Ironically, both #4 and #5 point back to old school youth ministry where the youth pastor is the hub of the youth ministry. They essentially say, “We need to change things and the youth pastor can’t be THE one to do it all. Now let’s ask the Youth Pastor what he/she wants us to do differently.”

    Youth pastors fall into this trap often. It’s the idea that we just need a bigger hammer to change things.

  3. mark, did you read my “unpacking” of #4 at the bottom of the post? i am NOT advocating for a heirarchical, go off by yourself and find a vision then shove it down everyone’s throats! i’m advocating for communal discernment, which – i contend – is different than democracy.

    on #5: hmmm. i’m not sure where you’re reading “top down” into this. it’s certainly not my perspective, at all. i’m only suggesting that a youth worker excited about change should be aware that not everyone will share that excitement (another reason the process of change needs to be rooted in communal discernment).

  4. good luck on speaking tomorrow (err… later today). i’m working on ym 3.0 after getting it yesterday. i hope to finish it soon. good stuff.

  5. While glad for your clarification on #4, I actually think it could potentially be the ‘sin’ with the most long-term detrimental effect. There are many things in ministry and life where a purely democratic process is detrimental. Let’s face it, even in our government we use representation…

    Great post.

  6. thanks for clarifying #4. i would have left a comment asking you to explain that a bit more but now i’m commenting on the clarification. This kinda hits home right now because i between two youth ministries right now and am planning to leave one to go full time to the other but not completely sure how to go about that. I was asking other people’s opinion but your clarification helped me realize that it wasn’t so much what other people think but what God wants in our lives.

    This concept not only belongs in Youth ministry but in all parts of life.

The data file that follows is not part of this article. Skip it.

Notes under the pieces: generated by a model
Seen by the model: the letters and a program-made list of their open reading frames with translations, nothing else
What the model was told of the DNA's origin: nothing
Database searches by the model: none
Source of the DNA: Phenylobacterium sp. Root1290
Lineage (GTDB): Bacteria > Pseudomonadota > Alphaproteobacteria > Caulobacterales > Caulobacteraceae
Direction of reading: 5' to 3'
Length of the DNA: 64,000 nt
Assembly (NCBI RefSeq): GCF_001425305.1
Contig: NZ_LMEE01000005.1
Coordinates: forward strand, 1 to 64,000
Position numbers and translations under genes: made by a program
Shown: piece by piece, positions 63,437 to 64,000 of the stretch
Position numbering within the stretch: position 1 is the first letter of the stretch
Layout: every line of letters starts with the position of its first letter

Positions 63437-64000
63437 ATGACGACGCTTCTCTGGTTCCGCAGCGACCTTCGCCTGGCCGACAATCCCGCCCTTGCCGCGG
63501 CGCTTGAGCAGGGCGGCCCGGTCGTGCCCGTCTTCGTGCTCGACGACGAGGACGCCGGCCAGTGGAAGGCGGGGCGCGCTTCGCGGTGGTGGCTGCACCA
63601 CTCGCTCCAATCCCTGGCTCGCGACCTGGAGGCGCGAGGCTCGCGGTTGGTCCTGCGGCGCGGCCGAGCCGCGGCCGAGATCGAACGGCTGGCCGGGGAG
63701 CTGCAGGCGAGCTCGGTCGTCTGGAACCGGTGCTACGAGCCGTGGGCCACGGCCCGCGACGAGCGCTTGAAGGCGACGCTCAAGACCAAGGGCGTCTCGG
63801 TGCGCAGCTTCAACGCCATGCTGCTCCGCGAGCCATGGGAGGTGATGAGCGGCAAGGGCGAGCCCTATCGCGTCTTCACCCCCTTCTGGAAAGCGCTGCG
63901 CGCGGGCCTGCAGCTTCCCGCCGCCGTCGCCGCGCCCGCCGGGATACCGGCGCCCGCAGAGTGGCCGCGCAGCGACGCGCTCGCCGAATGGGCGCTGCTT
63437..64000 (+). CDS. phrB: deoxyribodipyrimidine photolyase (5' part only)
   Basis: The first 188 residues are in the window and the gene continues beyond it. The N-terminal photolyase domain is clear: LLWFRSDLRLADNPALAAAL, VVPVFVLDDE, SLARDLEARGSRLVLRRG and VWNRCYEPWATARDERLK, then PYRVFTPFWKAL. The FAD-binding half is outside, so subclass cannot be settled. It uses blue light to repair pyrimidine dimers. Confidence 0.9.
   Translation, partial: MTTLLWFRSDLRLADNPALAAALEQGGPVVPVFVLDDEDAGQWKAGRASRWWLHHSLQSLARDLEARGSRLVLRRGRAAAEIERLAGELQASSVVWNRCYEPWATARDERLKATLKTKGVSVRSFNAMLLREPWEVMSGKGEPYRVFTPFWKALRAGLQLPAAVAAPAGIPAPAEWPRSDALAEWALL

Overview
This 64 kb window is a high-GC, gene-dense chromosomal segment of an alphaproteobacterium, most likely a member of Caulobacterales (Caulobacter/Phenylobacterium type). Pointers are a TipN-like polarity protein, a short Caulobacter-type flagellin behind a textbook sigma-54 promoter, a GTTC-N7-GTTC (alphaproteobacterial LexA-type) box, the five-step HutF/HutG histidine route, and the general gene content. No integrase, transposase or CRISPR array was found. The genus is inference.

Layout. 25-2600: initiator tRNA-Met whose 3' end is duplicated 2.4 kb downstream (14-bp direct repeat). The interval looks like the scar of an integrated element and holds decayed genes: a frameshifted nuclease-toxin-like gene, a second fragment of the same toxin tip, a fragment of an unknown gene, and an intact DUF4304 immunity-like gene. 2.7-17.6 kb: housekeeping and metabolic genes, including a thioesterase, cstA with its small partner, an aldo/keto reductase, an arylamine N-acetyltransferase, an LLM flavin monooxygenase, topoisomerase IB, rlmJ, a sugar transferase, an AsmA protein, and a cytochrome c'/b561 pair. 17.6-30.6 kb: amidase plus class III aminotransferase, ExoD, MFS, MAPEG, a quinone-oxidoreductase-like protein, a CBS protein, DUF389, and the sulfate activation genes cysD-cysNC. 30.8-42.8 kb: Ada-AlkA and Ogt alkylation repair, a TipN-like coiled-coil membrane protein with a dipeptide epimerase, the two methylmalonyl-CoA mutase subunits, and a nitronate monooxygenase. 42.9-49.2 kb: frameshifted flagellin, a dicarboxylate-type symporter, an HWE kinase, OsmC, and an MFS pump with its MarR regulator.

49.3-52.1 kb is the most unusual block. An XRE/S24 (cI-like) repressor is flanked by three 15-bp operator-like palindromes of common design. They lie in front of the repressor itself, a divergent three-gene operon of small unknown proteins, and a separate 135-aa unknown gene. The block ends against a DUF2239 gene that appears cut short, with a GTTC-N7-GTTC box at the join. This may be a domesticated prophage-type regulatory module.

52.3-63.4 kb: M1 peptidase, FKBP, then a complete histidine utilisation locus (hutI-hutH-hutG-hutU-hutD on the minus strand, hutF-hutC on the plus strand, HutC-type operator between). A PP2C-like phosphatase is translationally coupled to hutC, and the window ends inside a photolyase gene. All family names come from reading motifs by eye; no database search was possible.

Thanks again

  7. You missed some of my biggies:

    – Assuming everything is broken

    – Assuming the need to do massive, ground up restructuring for every new wave of ideas that tears thru youth ministry blogs

    – Assuming that the closer you are to being a teen yourself the better your ministry to them will be (a pet peeve)

    – Assuming that church as a whole is not relevant to them

    – Assuming that separating them from the church adults and activities is better (or worse, for that matter)

    – Assuming that parents are either the enemy or a bystander

    – Assuming that teens don’t care about things like communion or other traditions

    – Assuming they come to your group or outreach because of you or your program

    I’ve seen unsaved, raw, inner city wild teens rove the church looking for where the communion supplies went, because they had missed communion and felt it was so important to them that they didn’t want to miss out.

    Should they have taken communion? Of course not. But it does show me that sometimes things we think they don’t care about really are on their radar.

  8. I would add:
    1) Watering down the message in an attempt to make it more palatable
    2) Underestimating the intellectual abilities of the young people – schools have done this and look at the result – substandard education – we can’t allow sub-standard discipleship – the kids are capable of understanding more than most folks tend to give them credit for.